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Shaikoten
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GeckoYamori said:
I've completed the dungeon and uploaded it to Skyrimnexus. But naturally, the servers seem to go bonkers the minute I'm done with it.
http://skyrim.nexusmods.com/downloads/file.php?id=10632

I've also added it to that clunky mess called Steam Workshop
http://steamcommunity.com/sharedfil...058&searchtext=



I played through it, it's pretty good for a basic bethesda style dungeon. I liked the colored lighting. Two problems stuck out to me though. The stairs up and out of the dungeon didn't smoothly transition, and in the early tomb part there's a lighting glitch on one of the torches around the corner. Also the little hole in the troll section looked like you should have been able to crouch through it, kind of misleading. I'm being nitpicky here, but you might want the feedback.

To spice it up, I feel like you could do some ramping up to what's in the tomb, though. Make a little book at the entry way, explaining why the dude's a pyromancer for example. Include a little lore, or even give him some custom armor he gives on drop or something that modifies destruction magic. As it stands, the level was well constructed, but it needs more oomph to make it an interesting, quest worthy kind of piece.

Old Post 02-21-12 08:52 #
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I just played it too. The flow isn't bad, but it's far, far too easy for my lvl 44 archer. The only thing that took even one hit point from me was the lantern trap.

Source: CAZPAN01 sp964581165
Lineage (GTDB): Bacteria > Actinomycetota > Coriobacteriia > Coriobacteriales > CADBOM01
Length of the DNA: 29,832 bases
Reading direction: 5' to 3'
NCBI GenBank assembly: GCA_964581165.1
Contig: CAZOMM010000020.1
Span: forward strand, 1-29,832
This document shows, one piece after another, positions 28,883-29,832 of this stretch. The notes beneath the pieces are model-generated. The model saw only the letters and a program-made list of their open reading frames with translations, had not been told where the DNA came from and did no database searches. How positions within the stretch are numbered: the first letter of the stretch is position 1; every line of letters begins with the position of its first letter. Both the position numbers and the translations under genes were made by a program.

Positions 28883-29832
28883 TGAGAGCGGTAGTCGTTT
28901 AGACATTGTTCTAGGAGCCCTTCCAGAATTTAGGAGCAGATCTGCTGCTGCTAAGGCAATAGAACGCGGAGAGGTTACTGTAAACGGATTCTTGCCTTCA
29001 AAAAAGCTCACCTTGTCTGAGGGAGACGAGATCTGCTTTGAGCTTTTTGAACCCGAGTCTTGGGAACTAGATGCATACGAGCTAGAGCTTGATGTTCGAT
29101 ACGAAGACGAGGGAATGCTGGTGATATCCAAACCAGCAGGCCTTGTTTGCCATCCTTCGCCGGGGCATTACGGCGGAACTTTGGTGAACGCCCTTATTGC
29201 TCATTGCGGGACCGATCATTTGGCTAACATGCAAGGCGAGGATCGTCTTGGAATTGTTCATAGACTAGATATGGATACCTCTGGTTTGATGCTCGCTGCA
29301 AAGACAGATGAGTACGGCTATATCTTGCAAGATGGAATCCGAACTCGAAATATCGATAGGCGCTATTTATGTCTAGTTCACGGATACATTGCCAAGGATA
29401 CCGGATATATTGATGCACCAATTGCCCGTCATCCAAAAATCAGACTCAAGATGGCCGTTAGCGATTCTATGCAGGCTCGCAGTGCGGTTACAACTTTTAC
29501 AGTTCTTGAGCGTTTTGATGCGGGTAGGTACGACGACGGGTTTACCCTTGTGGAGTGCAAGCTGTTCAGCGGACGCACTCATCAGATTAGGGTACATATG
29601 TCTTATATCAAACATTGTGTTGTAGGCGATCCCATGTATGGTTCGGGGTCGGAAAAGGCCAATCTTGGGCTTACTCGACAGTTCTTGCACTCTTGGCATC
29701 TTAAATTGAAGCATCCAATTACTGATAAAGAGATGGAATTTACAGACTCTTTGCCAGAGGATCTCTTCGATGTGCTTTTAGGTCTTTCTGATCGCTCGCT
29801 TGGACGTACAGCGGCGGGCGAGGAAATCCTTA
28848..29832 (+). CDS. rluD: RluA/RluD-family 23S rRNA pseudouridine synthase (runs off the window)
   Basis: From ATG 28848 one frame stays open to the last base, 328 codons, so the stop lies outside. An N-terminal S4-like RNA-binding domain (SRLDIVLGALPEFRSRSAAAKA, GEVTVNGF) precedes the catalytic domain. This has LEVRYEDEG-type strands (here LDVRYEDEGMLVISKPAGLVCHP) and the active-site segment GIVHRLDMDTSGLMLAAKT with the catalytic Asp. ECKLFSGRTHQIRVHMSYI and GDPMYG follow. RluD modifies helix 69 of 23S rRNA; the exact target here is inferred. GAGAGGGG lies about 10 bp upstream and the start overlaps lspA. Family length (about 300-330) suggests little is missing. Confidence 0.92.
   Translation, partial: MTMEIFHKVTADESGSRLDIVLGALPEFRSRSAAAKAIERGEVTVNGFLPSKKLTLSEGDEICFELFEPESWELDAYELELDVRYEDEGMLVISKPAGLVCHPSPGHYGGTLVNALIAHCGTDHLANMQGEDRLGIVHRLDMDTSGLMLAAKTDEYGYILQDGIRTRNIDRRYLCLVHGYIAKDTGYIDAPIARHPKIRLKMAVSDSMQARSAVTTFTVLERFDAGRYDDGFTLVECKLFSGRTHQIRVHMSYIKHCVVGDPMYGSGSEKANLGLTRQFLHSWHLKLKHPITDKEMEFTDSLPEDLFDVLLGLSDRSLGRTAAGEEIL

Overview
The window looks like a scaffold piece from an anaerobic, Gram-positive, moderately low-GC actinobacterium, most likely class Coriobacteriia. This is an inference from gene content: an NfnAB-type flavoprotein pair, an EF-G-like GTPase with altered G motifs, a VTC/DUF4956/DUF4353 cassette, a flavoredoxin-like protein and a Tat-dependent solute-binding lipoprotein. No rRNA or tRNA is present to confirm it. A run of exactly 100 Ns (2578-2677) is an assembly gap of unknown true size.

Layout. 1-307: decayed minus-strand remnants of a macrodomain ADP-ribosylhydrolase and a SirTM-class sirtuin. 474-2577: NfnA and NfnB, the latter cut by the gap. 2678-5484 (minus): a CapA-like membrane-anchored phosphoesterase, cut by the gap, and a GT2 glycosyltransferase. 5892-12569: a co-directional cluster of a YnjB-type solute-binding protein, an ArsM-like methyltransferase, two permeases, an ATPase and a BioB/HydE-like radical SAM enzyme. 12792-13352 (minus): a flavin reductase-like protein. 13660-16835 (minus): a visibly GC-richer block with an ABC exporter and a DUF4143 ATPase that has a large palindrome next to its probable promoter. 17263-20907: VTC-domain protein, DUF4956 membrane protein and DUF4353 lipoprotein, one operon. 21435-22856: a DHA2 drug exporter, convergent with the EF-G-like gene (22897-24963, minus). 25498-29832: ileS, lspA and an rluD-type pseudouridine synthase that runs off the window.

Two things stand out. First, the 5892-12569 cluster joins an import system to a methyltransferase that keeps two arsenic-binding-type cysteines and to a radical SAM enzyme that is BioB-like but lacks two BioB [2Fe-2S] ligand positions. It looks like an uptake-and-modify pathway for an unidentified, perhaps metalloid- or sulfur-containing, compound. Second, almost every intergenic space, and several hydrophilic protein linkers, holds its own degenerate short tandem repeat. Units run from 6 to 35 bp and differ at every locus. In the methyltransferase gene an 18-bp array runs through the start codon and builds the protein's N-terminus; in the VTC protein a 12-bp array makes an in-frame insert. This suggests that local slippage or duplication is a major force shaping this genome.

The part with the trolls was entertaining, although I couldn't figure out how the trolls got in there. The only hole was too small for me and they can't work the doors. It was funny watching the second troll go stand over the dead draugr because he didn't see me. He looked confused.

I noticed the same issue with the stairs as Shaikoten. You can't walk up the middle where the two pieces connect without jumping. The centre-left torch (as you're going down) also flickers. If those torches are casting shadows they probably shouldn't be, since that area passes the limit on how many can be visible and their radius is small enough that no shadows are visible.

The lights in the tunnels with the draugr had some glitches too. Some of the chandeliers flicker. Here's a good explanation of the flicker and a way to fix it in some cases. Skyrim has a stupid engine.

Some of those chandeliers have seams in the shadows on the floor (as do some of the braziers). Rotating the y-axis of the lights by 90 degress will probably hide most of those. Also watch for light sources that are on, but don't cast light. Obviously the little candles are ok, but I saw a wall torch that was flaming, but not casting light.

I think the room with the trolls and the entrance room have the best lighting in the dungeon. The placement and shadows work well there. The light from some of the candles and chandeliers elsewhere strikes me as too bright and clean-looking considering the location. The large areas with no lights at all look flat to me. The omnipresent, blue ambiance makes reminds me of the caves in 90s episodes of Star Trek. It's strange and areas with no other light stand out.

I liked the location. The stairs outside are cool, especially since I had a dragon following me around.